CHINA — Without the large crowds associated with a traditional Maine Maple Sunday, Doug Tibbetts relished an opportunity to provide a more comprehensive tour of Raider’s Sugarhouse to visitors this weekend.

Doug and his wife, Gail, opened their Raider’s Sugarhouse to the public as part of the first Maine Maple Producers Weekend, which was started when Maine Maple Sunday was canceled for this year.

The traditional fourth-Sunday-in-March event did not happen this year due to the coronavirus pandemic, so the Maine Maple Producers Association created  the Maine Maple Producers Weekend.

“I like it actually better than Maine Maple Sunday because it wasn’t quite as busy, so I get to spend more time with the people here,” Doug Tibbetts said. “I enjoy just showing people what I do, and I love seeing people’s faces. They come in thinking it’s boring, but there’s a lot to it.”

Many local sugarhouses utilized the weekend to recoup financial losses, but the owners at Raider’s said the educational aspect of the weekend was just as important.

Doug and Gail Tibbetts were helped out by family friends Bob and Nancy Hall, who live down the road.


Gail Tibbetts, 60, and Nancy Hall, 58, sold maple syrup, sugar and other goodies in the front of the property, while Doug Tibbetts, 58, and Bob Hall, 57, gave tours of the sugarhouse, maple taps and more out back.

Bob Hall described himself as Doug Tibbetts’ “junior tour guide.”

“It’s really interesting,” Hall said. “Everyone just thinks you take it out of the tree and boil sap, but there’s so more much than that.”

Nancy Hall said it is important to learn “where it comes from and how you make it.”

Janet Nadeau, 65, of Winslow was the first visitor Sunday morning. Nadeau said she remembered bringing her daughter, Shanna, now 37, to Maine Maple Sunday every year, at a variety of sugarhouses.

For the past 25 years, Nadeau has attended Maine Maple Sundays on and off with her daughter or as a host mother to foreign-exchange students, to give them a “complete Maine experience.”


Marcia Wranosky of China passes stacked wood Sunday during Maine Maple Producers Weekend at Raider’s Sugarhouse in China. Guests toured the sugarhouse and new sugar grove during the two-day event. Buy this Photo

Nadeau, who works as a behavioral health professional at Western Maine Behavioral Health, said she went to Raider’s for the first time Sunday and came away impressed.

“I thoroughly enjoyed it,” Nadeau said, echoing Doug Tibbetts’ idea of how the fall weekend tours were more personal. “I work all week, and on the weekends I like to get out and enjoy nature.”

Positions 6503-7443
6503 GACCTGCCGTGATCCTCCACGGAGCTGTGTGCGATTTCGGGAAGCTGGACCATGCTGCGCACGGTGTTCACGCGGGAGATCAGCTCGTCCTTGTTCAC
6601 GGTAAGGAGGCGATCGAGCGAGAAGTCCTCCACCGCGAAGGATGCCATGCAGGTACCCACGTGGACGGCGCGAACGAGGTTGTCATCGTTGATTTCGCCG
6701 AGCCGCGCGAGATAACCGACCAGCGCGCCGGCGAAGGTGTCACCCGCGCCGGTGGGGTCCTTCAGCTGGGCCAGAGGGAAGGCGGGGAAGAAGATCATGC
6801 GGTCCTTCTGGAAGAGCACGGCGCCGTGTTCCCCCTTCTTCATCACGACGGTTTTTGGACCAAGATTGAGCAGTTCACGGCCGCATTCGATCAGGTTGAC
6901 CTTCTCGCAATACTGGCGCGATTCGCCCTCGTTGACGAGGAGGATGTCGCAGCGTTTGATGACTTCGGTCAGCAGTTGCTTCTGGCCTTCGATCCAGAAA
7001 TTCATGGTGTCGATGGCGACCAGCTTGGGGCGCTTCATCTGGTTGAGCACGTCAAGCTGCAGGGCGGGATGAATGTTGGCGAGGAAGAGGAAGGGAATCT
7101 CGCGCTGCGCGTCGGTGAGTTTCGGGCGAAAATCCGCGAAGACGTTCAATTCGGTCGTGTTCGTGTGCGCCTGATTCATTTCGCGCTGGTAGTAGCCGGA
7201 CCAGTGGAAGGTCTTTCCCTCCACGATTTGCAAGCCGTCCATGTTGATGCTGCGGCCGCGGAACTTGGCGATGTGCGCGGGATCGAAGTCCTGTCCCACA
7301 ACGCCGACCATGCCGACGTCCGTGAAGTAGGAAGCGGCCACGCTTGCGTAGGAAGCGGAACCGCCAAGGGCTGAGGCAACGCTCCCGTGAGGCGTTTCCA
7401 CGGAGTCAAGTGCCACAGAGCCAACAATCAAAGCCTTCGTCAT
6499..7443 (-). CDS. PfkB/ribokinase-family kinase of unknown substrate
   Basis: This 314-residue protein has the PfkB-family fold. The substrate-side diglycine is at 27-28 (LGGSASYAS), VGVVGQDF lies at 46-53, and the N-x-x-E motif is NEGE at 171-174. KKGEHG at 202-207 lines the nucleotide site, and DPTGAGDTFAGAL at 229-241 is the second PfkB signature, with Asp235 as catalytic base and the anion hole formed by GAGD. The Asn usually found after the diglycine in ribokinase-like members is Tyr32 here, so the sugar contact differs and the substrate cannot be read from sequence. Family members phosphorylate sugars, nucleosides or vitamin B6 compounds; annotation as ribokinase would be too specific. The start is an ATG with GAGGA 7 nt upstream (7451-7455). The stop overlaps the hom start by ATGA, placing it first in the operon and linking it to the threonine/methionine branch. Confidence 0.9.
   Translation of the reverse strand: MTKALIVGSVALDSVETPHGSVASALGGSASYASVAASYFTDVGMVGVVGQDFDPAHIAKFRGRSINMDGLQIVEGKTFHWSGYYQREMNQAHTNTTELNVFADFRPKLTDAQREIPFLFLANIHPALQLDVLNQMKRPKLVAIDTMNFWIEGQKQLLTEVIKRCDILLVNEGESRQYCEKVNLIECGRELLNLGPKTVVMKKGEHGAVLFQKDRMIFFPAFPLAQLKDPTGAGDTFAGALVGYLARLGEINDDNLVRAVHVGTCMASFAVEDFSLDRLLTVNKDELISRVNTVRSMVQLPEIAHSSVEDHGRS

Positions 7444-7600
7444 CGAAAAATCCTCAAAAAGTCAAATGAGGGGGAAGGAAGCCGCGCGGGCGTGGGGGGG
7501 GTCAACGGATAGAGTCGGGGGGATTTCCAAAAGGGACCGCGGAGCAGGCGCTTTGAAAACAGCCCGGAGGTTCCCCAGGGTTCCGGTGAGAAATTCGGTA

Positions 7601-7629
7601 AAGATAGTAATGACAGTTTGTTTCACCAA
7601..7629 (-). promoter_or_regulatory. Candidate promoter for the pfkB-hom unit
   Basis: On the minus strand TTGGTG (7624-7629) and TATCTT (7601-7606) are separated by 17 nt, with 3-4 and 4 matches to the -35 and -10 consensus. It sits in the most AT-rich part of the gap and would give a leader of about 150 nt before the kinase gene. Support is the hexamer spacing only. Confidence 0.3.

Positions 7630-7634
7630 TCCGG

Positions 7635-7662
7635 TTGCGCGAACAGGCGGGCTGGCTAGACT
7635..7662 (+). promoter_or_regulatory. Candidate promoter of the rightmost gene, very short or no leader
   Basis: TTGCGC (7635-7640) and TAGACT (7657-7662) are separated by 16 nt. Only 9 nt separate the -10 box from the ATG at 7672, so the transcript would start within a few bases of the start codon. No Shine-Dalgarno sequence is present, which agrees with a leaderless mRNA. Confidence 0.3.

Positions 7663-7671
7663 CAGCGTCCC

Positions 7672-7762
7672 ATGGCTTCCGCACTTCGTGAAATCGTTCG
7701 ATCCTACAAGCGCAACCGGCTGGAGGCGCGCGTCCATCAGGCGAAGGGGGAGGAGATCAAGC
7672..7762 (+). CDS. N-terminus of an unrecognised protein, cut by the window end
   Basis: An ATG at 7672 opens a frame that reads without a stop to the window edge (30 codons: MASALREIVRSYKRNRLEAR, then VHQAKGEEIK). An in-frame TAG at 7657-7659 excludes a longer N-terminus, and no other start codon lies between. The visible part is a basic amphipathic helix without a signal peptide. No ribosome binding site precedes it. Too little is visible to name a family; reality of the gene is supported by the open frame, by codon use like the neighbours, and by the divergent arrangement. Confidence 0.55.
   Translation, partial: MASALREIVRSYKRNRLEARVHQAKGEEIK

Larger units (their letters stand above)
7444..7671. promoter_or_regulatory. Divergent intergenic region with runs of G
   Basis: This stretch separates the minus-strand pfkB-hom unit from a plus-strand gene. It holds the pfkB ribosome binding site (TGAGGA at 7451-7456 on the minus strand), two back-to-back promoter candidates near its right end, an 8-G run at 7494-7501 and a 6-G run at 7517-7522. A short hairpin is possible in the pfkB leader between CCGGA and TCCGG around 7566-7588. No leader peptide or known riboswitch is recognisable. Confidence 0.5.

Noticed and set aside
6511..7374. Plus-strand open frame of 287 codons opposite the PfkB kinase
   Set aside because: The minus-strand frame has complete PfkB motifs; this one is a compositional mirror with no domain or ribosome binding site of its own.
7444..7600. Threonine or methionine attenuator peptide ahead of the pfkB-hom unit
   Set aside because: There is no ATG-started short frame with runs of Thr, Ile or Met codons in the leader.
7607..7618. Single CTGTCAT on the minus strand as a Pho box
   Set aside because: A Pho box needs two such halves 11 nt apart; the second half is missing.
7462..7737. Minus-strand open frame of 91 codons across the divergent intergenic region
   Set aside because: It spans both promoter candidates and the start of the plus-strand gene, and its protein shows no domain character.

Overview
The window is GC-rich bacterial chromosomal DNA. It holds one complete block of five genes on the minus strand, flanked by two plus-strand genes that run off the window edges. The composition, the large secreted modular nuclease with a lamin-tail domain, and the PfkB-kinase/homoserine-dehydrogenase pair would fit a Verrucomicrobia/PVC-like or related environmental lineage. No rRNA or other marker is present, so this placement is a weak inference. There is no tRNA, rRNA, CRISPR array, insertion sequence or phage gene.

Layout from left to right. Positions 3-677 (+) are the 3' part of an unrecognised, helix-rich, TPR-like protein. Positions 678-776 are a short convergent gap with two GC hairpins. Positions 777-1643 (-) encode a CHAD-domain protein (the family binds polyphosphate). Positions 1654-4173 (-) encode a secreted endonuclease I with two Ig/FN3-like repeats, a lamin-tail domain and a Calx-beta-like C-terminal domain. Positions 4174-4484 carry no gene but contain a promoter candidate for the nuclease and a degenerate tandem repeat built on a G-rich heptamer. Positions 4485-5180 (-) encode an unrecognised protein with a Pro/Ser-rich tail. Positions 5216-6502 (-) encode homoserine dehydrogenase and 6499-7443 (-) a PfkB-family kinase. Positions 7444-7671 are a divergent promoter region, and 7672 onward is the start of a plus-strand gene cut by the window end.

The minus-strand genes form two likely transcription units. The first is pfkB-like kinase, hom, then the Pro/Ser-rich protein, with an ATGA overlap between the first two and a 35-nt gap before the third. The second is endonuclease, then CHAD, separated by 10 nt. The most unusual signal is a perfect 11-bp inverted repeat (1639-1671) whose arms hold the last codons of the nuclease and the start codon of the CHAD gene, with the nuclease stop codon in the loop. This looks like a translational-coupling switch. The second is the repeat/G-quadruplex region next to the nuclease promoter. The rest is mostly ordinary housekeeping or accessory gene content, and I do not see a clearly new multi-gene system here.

Doug and Gail Tibbetts have about 1,200 taps across 50 acres. Some of the taps are on their land, or they pay a stipend for taps on other people’s land.

The couple say their maple escapades began when their sons were young. The family moved to China from Portland in 2003, and began tapping into their property’s maple trees the following year. Their sons Cameron and Glen are now 25 and 22, respectively.

“We just realized we had a lot of trees and started tapping,” Gail Tibbetts said. “It was all a family thing, and eventually (Cameron and Glen) moved on and we decided to be a business.”

The boys still come back to help out during open houses, including Maine Maple Sunday or Maine Maple Producers Weekend.


The family had 40 visitors Saturday and expected a similar turnout Sunday. Raider’s welcomed about 400 visitors to its previous five Maine Maple Sundays, but the Tibbetts family was OK with a smaller event this year.

“It’s more about getting people to come on over,” Gail Tibbetts said.

Raider’s Sugarhouse in China. Greg Levinsky/Morning Sentinel

The sugarhouse is Doug and Gail Tibbetts’ “retirement business adventure,” according to Gail. Doug still works full time in sales at Oakhurst Dairy, and Gail recently retired from Hannaford. Raider’s is named after Raider, the family’s husky-yellow Labrador retriever mix, which died three years ago.

The Tibbetts said their business is expanding, now wholesaling to various stores. They have also begun printing their own bottle labels, moving away from generic containers. They also plan to add another sugar grove, and hope to increase to as many as 1,500 taps.

“We just decided that it was something we wanted to do on a full-time, permanent basis,” Gail Tibbetts said. “We’re hoping to continue with the fall, and that the Maine Maple Producers Association does, as well.”

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